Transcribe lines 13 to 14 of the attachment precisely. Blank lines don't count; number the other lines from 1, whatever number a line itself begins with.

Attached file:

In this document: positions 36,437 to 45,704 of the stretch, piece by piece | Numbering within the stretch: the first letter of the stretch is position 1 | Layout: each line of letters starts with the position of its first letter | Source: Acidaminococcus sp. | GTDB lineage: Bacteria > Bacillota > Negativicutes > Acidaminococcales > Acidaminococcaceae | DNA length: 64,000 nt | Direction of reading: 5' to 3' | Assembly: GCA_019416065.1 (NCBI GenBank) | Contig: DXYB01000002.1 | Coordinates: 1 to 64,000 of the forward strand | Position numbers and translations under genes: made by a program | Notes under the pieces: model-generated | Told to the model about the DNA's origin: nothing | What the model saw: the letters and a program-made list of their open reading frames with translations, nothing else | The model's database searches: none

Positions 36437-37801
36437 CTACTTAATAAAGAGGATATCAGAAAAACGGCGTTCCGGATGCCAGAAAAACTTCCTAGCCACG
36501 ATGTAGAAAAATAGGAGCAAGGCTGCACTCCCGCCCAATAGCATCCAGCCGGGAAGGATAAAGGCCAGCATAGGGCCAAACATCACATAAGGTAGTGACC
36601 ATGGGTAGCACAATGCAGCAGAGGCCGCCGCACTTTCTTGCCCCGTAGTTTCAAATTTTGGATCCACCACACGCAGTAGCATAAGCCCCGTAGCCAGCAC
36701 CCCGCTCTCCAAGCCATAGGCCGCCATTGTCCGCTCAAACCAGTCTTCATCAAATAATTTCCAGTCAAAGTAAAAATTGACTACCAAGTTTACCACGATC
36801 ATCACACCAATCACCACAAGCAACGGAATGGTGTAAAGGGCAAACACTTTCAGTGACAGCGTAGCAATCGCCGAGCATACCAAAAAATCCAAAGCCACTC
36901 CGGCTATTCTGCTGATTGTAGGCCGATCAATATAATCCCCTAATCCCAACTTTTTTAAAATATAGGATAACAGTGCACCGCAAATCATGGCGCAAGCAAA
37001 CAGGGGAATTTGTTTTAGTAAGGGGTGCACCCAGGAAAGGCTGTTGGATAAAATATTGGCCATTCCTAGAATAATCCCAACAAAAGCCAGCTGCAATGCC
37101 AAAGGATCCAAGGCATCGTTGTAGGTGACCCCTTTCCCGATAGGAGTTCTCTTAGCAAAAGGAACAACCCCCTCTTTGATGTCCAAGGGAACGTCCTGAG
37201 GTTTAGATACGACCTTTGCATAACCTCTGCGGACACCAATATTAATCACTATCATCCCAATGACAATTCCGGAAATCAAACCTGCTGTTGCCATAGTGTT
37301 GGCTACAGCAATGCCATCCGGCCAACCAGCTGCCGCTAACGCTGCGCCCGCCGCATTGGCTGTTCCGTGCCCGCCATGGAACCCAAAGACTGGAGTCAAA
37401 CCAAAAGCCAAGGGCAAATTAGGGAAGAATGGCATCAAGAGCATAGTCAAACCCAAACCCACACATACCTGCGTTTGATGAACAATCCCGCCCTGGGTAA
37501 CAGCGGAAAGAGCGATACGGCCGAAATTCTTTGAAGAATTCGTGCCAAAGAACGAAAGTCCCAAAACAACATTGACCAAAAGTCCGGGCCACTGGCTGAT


37401 CCAAAAGCCAAGGGCAAATTAGGGAAGAATGGCATCAAGAGCATAGTCAAACCCAAACCCACACATACCTGCGTTTGATGAACAATCCCGCCCTGGGTAA
37501 CAGCGGAAAGAGCGATACGGCCGAAATTCTTTGAAGAATTCGTGCCAAAGAACGAAAGTCCCAAAACAACATTGACCAAAAGTCCGGGCCACTGGCTGAT